The exams will be graded by the same computer that grades the homeworks.
However, unlike the homeworks, the exams use bubble sheets for entering the students' answers.
Please bring a pencil -- the bubble-sheet scanner does not read ink.
Remember to bubble in everything you write down. Your bubble sheet should have your name, SSN and the version number of your exam pre-printed and bubbled in; make sure this information is correct or your test will not be graded!
More exam-related information and advice is available here.
The grades are based on the combined score compised of:
The combined score will be adjusted upward according to attendence (tutorial sessions and lectures). The adjustment is non-linear: It is very small for high scores but becomes important when the score is low but the attendance is high.
For technical reasons, these adjustments cannot be made within the homework computer system, so you will not see them when you login to the system and check your grades. Instead, after the final exam for the course, I shall copy the raw data into my own software which will take care of all the adjustments.
Here is the exact method I shall use: I shall start with the percentage scores hw01 through hw14, pq01 through pq06, mt01 through mt04, fin01, and at01, exactly as you will see them in the HW system. Then I shall calculate:
The letter grades will be based on the adj_score as calculated above.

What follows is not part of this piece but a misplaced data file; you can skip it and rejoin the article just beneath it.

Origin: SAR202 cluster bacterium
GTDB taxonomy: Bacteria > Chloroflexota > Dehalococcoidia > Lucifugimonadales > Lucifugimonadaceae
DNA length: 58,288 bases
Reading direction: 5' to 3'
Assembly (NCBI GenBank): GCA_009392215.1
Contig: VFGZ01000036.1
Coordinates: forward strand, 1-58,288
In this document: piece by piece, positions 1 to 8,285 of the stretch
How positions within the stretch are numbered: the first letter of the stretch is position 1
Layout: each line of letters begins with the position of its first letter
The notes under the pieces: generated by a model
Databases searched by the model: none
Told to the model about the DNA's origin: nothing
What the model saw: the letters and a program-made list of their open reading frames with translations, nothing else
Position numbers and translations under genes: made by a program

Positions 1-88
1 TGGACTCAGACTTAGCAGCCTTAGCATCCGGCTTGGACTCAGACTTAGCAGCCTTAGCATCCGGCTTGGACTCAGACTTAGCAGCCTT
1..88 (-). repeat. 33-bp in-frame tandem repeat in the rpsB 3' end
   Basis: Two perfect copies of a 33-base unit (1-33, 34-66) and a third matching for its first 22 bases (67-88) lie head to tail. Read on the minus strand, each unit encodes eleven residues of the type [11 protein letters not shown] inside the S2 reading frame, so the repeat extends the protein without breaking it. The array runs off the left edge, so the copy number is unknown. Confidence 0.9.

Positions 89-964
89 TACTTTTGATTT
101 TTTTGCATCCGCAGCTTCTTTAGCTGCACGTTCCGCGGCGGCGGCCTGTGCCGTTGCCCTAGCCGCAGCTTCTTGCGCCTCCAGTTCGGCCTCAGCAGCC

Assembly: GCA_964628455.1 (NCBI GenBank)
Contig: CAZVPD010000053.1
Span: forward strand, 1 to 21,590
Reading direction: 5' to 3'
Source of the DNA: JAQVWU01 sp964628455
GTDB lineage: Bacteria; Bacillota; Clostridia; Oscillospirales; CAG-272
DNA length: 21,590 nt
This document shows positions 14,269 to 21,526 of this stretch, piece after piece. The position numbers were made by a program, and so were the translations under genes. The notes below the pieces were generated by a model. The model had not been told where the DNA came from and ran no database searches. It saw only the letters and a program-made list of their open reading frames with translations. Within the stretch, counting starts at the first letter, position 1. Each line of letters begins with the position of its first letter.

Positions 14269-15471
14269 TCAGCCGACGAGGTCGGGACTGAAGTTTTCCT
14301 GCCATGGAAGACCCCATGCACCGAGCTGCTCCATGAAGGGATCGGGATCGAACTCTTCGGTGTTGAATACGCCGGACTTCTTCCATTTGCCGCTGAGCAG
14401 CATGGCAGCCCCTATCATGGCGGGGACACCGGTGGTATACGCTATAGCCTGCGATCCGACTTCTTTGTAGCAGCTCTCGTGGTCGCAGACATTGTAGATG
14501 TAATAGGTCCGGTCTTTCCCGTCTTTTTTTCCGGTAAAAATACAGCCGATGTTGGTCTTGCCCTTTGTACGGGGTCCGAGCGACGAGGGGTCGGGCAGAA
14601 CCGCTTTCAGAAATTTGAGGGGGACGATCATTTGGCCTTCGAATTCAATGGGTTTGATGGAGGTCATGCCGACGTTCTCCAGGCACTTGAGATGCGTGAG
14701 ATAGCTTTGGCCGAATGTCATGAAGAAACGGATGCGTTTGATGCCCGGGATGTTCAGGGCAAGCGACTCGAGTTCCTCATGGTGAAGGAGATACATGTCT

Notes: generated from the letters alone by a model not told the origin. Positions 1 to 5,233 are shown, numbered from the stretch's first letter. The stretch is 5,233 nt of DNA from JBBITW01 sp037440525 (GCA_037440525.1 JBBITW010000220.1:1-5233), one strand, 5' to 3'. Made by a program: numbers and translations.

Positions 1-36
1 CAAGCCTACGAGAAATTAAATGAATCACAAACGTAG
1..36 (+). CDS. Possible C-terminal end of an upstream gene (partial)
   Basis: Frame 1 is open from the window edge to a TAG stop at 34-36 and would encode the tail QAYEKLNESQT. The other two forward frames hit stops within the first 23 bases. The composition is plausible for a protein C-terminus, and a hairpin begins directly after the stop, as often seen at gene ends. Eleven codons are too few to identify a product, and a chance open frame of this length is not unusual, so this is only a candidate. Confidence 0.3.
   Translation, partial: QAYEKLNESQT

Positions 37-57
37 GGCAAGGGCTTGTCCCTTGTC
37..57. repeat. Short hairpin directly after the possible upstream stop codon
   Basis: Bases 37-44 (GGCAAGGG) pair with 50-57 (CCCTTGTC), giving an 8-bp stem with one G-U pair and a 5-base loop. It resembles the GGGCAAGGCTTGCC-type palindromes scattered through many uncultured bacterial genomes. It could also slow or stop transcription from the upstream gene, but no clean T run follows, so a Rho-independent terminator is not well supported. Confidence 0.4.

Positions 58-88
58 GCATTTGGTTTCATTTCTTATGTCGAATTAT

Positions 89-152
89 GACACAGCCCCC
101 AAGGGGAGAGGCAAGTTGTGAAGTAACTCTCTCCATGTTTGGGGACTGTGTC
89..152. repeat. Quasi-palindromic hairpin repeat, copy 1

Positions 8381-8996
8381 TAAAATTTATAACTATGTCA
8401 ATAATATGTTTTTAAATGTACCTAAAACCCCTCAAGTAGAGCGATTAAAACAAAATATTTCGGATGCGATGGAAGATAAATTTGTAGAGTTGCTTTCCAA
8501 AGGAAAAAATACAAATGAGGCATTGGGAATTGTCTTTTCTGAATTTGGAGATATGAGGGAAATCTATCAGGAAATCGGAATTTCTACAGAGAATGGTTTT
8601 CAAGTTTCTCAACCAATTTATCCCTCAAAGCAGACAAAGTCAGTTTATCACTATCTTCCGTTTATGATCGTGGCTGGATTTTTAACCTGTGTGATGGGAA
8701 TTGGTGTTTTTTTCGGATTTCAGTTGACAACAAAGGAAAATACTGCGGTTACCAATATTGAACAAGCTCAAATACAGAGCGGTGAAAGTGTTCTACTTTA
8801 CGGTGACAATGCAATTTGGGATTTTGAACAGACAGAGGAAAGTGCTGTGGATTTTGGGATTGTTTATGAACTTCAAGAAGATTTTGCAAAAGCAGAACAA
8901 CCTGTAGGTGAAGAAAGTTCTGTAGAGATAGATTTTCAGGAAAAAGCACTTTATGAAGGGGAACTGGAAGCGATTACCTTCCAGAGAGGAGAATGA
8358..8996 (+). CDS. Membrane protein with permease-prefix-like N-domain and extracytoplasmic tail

I do not have pre-set brackets for converting the adjusted scores into ABCDF letter grades. The exams vary in difficulty from year to year, so the brackets should be adjusted accordingly, after all the exam scores are known. In the start of the semester, I promised that in any case, a score of 90% or higher will earn you an A, a score above 75% will earn at least a B, a score above 65% will earn at least a C and a score above 50% at least a D, but most likely I shall use more generous grading brackets (e.g. 85% for an A, 70% for a B, 55% for a C and 40% for a D).
Here are the actual brackets I have used this semester.
|100% or more
|92% to 100%
|85% to 92%
|80% to 85%
|72% to 80%
|60% to 72%
|51% to 60%
|45% to 51%
|40% to 45%
|less then 40%
Exception: I adjusted a couple of marginal grades up a notch because I thought the student deserved it.
Becase of the UT administration's policy on confidentiality of the strudents' records, I cannot post the final letter grades on this web site. Instead, I have uploaded the information back to the HW System.Please login as usual to the HW system and check the dummy assignment letter01.
For technical reasons, the HW System shows all grades as numbers. Here is the translation table:
|letter01 in the HW System
|Q or W
If you have any questions about your grade, please ask me via email at my usual e-address email@example.com. I will try to respond promptly, but during the summer I may go off-line for a while because of my travels.